You have to find ways to keep in normal sync with your own life – which I did as a writer – and have a tremendous support system for yourself. Don’t forget that even though the person is changing, they are the person you fell in love with. Just keep looking at that person and reminding them of who they are.
‘Circular Green Metal Hairbrush with Missing Bristles and Worn Rubber Handle’ by Catherine Strisik
He used the brush daily, beginning in the early mornings balancing
at the sink after applying some goop for unruly curly hair I’d bought
for him. With his right hand he’d pick up the brush tremulously stroke back
his hair while looking in the mirror. The brush an extension of the hand of the arm
the shoulder neck of the face the eyes of the brain. To brush. For him to look good
for the day for me. Can I write this soon that I found the circular green
metal hairbrush with missing bristles and worn rubber handle in his bottom drawer with his Viagra and electric razor? Embedded into the old green hairbrush in
between the bristles, soft white hair, how quiet the house, the hairbrush
all I have of him now that carries his scent, that when I raise it to my nostrils, my
inhalation of him, his hair, and the goop, and his hair and his hair and the marriage rounded this night when two owls hoot outside my window from high branches.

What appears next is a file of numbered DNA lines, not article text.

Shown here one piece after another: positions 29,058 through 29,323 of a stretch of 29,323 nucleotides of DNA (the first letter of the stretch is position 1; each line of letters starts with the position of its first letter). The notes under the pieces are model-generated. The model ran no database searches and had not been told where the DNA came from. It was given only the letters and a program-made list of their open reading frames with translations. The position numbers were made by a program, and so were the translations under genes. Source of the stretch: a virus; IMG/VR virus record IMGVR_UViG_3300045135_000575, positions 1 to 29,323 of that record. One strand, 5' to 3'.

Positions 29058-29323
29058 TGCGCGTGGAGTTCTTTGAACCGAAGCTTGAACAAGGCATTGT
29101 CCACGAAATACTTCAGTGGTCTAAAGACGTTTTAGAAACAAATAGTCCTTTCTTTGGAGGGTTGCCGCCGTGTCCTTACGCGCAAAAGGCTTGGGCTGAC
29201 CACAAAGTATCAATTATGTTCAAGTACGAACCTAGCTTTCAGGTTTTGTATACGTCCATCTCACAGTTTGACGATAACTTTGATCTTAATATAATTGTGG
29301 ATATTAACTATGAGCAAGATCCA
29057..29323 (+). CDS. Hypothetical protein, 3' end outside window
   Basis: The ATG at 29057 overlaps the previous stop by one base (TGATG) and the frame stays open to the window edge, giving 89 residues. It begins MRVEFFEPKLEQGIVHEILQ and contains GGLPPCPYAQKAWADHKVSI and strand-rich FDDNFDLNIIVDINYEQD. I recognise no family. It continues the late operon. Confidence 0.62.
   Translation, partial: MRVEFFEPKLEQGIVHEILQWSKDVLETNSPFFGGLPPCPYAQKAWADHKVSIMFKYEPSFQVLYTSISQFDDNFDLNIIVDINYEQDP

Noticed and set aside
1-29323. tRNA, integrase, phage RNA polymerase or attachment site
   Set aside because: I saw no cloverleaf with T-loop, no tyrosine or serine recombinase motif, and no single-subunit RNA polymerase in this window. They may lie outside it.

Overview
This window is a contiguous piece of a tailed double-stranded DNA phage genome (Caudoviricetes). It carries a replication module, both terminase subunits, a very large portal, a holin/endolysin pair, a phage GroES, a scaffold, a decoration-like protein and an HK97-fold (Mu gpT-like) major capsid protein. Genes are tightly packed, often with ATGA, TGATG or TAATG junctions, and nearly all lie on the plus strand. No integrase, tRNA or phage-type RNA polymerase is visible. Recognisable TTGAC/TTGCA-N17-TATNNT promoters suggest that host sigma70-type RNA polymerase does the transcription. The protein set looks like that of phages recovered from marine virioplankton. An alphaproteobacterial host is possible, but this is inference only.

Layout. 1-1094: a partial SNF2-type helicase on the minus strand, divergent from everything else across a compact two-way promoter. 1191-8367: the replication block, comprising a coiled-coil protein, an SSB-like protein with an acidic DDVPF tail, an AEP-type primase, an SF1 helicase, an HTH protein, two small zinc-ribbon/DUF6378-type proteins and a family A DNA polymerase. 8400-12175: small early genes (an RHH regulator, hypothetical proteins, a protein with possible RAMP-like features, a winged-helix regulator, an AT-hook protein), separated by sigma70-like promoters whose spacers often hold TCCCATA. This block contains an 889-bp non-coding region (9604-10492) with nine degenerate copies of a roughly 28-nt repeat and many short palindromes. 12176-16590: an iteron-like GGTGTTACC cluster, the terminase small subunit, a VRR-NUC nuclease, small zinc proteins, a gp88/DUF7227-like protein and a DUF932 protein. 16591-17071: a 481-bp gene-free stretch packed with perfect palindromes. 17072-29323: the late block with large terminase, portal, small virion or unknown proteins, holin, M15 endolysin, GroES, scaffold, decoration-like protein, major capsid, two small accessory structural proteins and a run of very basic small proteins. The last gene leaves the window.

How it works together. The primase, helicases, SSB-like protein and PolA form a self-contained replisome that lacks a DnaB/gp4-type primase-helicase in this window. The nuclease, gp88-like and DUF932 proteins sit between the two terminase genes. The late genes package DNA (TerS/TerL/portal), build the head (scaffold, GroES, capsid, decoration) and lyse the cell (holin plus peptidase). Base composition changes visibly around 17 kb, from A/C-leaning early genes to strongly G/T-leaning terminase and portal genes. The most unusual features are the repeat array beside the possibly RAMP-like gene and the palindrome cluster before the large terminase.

For more information on Parkinson’s and creative therapies please visit Parkinson’s Europe website.
Is dry eye disease common in people with Parkinson’s?
Dry eye disease can involve symptoms such as a lower blinking rate and typically occurs when the eyes are not effectively moistened by tears – leading to discomfort and possible vision loss. Now, a recent study from Japan has investigated the previously underexplored relationship between dry eye disease and Parkinson’s. As part of their research, the team analysed 13 studies published between 2004 and 2022, which involved more than 1,500 people with Parkinson’s. Five of the reports highlighted the prevalence of dry eye disease in people with the condition – with 61% experiencing symptoms. “Our findings emphasize the need for clinicians to be vigilant of the presence of dry eye disease when managing [people with Parkinson’s],” the researchers wrote. However, they noted that more research is needed – especially “future large-scale studies” – to help understand the relationship between dry eye disease and the condition.